It’s 9:30 in the morning. In this classroom in Buffalo, New York, that means it’s time for English. At the front of the room is a white board with today’s vocabulary lesson written in black marker.
“This one is a special one,” the teacher says. “It’s about opposites. What are opposites?”
“Different,” the students call out. They’re bent over their desks, focused. But the fingers gripping pens so tightly belong to adults. These students are refugees from countries like Somalia, Sudan and Syria — the kind of immigrants President Trump has put sharp limits on. His recent executive order blocking immigrants from six countries has been stuck in court, but one key change did go through temporarily: the number of refugees allowed into the country was reduced to 50,000 — just half the limit set by former President Barack Obama last year.
Flights were cancelled and plans changed. One week later, a federal judge in Hawaii issued an injunction, blocking Trump’s order until a final decision is reached. But as the decision winds its way through court, fewer refugees are entering the country.
“As a practical matter, we have seen numbers drop significantly,” said Betsy Fisher, policy director at the International Refugee Assistance Project. Why? “That’s a question for the Department of Homeland Security and the Department of State,” she said.
The economic impact has already been huge. Nonprofits and charities that resettle refugees are often paid per refugee. So it’s not just refugees who are struggling; the programs that help them are too. And that means the job of helping them has become extra challenging.
“People are always stressed. I’m stressed,” said Marlene Schillinger, president and CEO of Jewish Family Service of Buffalo & Erie County New York, which hosts the classes.
The organization makes ends meet with grants and local fundraising, but most of its money comes from the federal government. It receives $900 per refugee to cover administrative costs for 90 days. The money has to keep the lights on as well as cover the salaries of staff who do everything from pick refugees up at the airport to teach them how to take a bus or to write a check. But fewer refugees coming in means less funding. So, while the staff here normally is focused on others, now Schillinger has to talk to them about their own worries.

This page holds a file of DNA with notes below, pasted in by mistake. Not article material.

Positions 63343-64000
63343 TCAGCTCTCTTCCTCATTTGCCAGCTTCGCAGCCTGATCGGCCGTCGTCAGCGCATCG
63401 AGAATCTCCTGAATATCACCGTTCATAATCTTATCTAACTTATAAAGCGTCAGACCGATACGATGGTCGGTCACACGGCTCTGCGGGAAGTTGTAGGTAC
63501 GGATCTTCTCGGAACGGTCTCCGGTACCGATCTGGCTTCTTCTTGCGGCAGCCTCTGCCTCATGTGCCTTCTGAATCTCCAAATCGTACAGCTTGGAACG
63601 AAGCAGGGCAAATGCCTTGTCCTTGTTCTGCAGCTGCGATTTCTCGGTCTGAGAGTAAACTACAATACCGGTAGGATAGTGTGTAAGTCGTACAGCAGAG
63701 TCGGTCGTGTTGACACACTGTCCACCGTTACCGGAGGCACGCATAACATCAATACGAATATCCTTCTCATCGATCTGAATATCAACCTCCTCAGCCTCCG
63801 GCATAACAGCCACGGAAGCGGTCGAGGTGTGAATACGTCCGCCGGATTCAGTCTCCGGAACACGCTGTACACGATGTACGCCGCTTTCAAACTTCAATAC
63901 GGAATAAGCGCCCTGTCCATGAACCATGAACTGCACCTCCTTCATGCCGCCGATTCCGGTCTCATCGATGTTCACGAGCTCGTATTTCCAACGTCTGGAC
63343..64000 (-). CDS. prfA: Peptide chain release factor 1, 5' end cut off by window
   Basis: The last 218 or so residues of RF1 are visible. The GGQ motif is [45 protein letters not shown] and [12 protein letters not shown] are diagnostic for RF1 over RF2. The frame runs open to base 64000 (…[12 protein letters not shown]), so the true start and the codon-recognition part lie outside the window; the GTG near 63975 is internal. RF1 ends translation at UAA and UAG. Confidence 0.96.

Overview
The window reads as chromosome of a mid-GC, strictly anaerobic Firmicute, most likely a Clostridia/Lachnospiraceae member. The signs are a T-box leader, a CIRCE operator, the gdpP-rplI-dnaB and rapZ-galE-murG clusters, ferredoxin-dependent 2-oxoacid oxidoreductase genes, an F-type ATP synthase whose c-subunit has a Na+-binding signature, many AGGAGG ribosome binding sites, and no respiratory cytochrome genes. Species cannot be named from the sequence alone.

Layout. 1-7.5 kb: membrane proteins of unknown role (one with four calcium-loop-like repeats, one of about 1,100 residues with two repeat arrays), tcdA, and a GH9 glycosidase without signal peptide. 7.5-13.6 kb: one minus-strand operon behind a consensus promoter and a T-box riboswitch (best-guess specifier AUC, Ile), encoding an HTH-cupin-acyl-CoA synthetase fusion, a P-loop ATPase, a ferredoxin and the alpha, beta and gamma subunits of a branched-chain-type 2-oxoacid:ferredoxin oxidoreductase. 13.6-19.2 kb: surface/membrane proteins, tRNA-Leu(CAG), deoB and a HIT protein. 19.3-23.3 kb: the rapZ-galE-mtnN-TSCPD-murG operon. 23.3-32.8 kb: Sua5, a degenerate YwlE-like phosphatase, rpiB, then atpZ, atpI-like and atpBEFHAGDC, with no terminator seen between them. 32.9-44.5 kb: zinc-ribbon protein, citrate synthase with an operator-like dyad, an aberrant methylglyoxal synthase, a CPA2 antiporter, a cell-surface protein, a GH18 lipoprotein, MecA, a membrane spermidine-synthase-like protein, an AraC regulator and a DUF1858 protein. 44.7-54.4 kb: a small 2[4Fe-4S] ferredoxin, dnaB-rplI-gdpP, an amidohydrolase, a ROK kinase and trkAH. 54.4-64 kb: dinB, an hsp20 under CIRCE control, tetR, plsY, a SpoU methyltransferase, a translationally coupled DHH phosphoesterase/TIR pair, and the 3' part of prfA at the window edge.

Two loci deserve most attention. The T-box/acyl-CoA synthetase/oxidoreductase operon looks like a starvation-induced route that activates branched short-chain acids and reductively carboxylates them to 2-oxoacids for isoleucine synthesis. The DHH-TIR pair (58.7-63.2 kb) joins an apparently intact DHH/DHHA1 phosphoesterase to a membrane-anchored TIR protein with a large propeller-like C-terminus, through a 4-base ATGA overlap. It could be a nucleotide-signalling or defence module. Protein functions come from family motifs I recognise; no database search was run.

“What we’ve tried to do is make the environment less stressful by saying, ‘Look, we’re going to do everything we can to maintain this program. We’re going to do everything we can to maintain your livelihood,’” she said.
Some of the staff are former refugees themselves. For them, Trump’s executive order represents a double whammy.
“They have family that are still in their countries of origin,” Schillinger said. “They don’t know if they’ll be able to get here or not. They don’t know if a bomb is going to be falling on their heads.”
Like one man, whose father was dying at home in Syria.
“Clearly this person was stressed, was upset, was in grief. He was mourning,” Schillinger said. “He tried to get back to Syria, and honestly, we said, ‘If you go, you may not come back. We understand what’s going on, but you might not come back to see the rest of your family.'”
The employee was given extra time off. More, Schillinger said, than is standard personnel practice.
The Department of State says the cap on the number of refugees allowed into the U.S. this year is back to 110,000. But Schillinger says once the pipeline shuts down, it’s hard to get it running again. Flights need to be rebooked and paperwork revised. She says Jewish Family Service may not get more refugees in Buffalo until October or even next year. Many nonprofits that receive federal funding are struggling. During February and March, Church World Service, which has offices around the world, laid off almost half its staff, more than 400 workers. Now it has plans to rehire, but not that many.